You may decide to pay your employees a higher rate of superannuation as a benefit, or they may request to salary sacrifice to boost their super balance.
A salary sacrifice contribution is a before-tax payment from an employee’s wage into their super fund. There can be tax advantages from this arrangement but there are limits to how much a person can voluntarily contribute before they lose tax concessions. You and the employee agree on the contribution rate or amount and you’re required to report the amounts on the employee’s payment summary.
When do I have to pay super?
You must pay super contributions from when each employee starts work and you have to pay at least four times a year by the ATO’s quarterly due dates. You can make the payments more often if you like as long as your total SG obligation for the quarter is paid by the dates below.
Quarterly due dates for Super Guaruntee payments
|Quarter||Period||Payment due date|
|1||1 July – 30 September||28 October|
|2||1 October – 31 December||28 January|
|3||1 January – 31 March||28 April|
|4||1 April – 30 June||28 July|
When a due date falls on a weekend or public holiday, you can make the payment on the next working day.
To use Juan as an example again, his SG contribution of $1140 for Q1 2018 must be paid by 28 October 2018. If you don’t pay contributions on time you may be charged the superannuation guarantee charge (SGC).
Can my employees choose their own Superannuation fund?
Your employees can nominate their own super fund by filling out the superannuation Standard Choice form, which you’re required to give them within 28 days of starting work. Employees are allowed to submit a Standard Choice form to switch their super fund at any time.
If they don’t nominate their own fund, employees’ super will go to a default fund with a MySuper option which you choose (be sure to let them know the default option within 28 days too). MySuper is a government initiative providing low-cost and simple superannuation products for employees. To ensure your default fund is complying, you can use Super Fund Lookup or get confirmation from trustee of the super fund.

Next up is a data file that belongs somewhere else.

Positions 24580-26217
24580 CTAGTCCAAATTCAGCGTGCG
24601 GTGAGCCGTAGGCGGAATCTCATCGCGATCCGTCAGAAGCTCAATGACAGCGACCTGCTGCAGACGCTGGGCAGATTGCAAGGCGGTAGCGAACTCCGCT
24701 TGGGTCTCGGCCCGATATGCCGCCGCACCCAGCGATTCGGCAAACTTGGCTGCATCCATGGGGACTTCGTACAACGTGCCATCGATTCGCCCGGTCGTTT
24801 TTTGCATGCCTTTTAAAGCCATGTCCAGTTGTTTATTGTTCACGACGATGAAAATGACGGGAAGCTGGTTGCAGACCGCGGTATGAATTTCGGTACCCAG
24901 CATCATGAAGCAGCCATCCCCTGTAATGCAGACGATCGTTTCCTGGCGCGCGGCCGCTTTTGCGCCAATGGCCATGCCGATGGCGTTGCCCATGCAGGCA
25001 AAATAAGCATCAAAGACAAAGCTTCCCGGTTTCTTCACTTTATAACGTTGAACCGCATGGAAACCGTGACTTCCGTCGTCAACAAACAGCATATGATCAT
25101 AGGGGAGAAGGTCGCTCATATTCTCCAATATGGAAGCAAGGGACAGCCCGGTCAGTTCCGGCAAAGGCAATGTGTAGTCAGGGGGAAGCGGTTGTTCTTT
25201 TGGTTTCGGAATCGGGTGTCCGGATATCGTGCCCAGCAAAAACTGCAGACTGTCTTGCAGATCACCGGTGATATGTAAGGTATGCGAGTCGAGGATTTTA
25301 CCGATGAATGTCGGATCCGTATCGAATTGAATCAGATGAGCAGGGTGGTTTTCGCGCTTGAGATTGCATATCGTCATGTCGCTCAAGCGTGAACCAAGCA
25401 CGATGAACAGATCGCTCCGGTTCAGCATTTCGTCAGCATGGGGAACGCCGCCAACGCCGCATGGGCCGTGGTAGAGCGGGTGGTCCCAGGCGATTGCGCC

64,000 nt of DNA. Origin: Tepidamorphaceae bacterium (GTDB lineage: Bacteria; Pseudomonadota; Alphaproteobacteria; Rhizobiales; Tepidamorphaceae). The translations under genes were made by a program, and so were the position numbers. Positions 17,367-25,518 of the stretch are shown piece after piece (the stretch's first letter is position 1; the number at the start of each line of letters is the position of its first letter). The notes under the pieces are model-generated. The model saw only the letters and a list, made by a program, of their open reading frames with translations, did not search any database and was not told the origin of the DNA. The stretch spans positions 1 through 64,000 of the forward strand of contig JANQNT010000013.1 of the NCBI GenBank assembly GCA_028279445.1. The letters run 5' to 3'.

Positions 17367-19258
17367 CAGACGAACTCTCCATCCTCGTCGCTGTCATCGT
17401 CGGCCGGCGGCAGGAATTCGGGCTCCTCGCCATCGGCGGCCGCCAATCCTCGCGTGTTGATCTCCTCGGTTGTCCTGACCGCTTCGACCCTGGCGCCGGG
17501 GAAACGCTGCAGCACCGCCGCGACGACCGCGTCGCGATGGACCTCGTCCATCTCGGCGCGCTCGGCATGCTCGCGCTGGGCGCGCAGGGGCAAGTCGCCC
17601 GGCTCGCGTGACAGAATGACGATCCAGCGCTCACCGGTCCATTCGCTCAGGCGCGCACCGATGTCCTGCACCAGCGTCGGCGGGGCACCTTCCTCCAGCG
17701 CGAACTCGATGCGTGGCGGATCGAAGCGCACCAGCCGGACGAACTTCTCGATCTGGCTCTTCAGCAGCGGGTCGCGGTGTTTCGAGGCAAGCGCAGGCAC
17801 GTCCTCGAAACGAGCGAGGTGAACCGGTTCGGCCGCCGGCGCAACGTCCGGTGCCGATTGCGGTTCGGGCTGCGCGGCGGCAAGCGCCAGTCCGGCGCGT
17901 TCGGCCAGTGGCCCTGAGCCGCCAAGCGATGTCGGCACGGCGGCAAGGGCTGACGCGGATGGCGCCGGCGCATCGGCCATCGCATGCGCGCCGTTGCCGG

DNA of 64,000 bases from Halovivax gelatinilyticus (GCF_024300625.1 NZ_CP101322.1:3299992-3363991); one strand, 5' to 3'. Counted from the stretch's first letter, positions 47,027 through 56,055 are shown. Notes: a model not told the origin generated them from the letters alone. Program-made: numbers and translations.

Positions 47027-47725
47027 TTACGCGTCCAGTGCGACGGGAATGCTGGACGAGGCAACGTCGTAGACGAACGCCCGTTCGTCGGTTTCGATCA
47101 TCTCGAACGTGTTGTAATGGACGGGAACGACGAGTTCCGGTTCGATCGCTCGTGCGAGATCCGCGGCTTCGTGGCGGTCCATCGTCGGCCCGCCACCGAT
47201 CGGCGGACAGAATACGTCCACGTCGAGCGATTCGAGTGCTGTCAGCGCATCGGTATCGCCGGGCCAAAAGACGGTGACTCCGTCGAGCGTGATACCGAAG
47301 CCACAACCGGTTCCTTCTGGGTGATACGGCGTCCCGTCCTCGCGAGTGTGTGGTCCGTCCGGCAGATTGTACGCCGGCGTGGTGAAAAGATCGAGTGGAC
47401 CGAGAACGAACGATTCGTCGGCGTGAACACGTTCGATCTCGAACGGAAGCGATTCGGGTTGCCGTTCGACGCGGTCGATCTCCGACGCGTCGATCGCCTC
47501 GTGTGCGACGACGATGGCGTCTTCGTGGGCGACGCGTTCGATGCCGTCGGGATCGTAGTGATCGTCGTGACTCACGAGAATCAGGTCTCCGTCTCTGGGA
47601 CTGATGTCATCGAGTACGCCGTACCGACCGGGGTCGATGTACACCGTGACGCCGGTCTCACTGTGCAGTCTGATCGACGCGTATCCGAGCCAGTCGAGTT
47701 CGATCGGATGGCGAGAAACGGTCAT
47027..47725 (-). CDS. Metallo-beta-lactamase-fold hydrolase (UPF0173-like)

Be sure to check industrial awards relevant to you in case you’re obliged to pay superannuation contributions into a specific fund.
How do I make Super Guarantee payments?
Even if you have to pay into multiple super funds, you’re able to make all your contributions in a single transaction.
If you turnover less than $10 million a year and have 19 or fewer employees you can use the ATO’s super clearing house. Otherwise, your default fund may have their own clearing house (and there are also other commercial options available) so speak with your fund to get started.
Ensure your payments are reported in alignment with SuperStream, which is an initiative to standardise payments. You pay using EFT or BPAY and Superstream keeps the data in a standard format so it can be shared easily between employers, funds, service providers and the ATO.
Use this superannuation checklist to stay on track
- Pay super to all eligible employees
- Some contractors may be entitled to super
- Some contractors may be entitled to super
- Pay the right amount
- Currently you need to pay a minimum of 9.5% of their ordinary time earnings
- Pay on time
- Pay super quarterly by the due dates at least
- You need to lodge to pay a superannuation guarantee charge if you don’t pay on time
- Pay the right fund
- Pay super into your employee’s fund of choice
- If they don’t nominate a fund, pay it into your default fund
- Pay with SuperStream
- Check your clearing house options
- Check your clearing house options
- Keep accurate records
- Keep evidence to show you’ve met your obligations
- Don’t forget to include super contribution amounts on your employee payslips.
Nothing in this article constitutes legal advice - if you’re unsure about your superannuation obligations or payment methods, contact the Australian Taxation Office on 13 28 61 or visit their website.
The Australian Consumer Law: A Guide for Business Owners
A Guide to the Australian Minimum Wage for Employers
How to Choose the Right EFTPOS Machine